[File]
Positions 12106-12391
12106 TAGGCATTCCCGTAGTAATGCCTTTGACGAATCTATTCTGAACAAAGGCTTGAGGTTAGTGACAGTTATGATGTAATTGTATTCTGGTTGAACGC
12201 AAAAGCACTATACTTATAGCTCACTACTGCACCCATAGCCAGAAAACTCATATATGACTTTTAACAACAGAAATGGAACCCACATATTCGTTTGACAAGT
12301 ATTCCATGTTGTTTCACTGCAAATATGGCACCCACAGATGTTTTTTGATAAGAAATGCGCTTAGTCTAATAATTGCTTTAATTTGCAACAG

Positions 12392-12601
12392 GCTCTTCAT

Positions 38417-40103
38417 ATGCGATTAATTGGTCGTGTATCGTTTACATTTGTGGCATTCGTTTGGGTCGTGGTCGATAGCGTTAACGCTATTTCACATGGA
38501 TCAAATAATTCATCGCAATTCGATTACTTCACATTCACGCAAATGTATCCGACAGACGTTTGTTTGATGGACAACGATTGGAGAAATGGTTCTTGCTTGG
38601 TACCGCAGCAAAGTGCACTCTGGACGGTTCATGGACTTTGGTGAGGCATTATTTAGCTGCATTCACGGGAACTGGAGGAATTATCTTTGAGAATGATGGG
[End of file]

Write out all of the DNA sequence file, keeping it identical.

Positions 12106-12391
12106 TAGGCATTCCCGTAGTAATGCCTTTGACGAATCTATTCTGAACAAAGGCTTGAGGTTAGTGACAGTTATGATGTAATTGTATTCTGGTTGAACGC
12201 AAAAGCACTATACTTATAGCTCACTACTGCACCCATAGCCAGAAAACTCATATATGACTTTTAACAACAGAAATGGAACCCACATATTCGTTTGACAAGT
12301 ATTCCATGTTGTTTCACTGCAAATATGGCACCCACAGATGTTTTTTGATAAGAAATGCGCTTAGTCTAATAATTGCTTTAATTTGCAACAG

Positions 12392-12601
12392 GCTCTTCAT

Positions 38417-40103
38417 ATGCGATTAATTGGTCGTGTATCGTTTACATTTGTGGCATTCGTTTGGGTCGTGGTCGATAGCGTTAACGCTATTTCACATGGA
38501 TCAAATAATTCATCGCAATTCGATTACTTCACATTCACGCAAATGTATCCGACAGACGTTTGTTTGATGGACAACGATTGGAGAAATGGTTCTTGCTTGG
38601 TACCGCAGCAAAGTGCACTCTGGACGGTTCATGGACTTTGGTGAGGCATTATTTAGCTGCATTCACGGGAACTGGAGGAATTATCTTTGAGAATGATGGG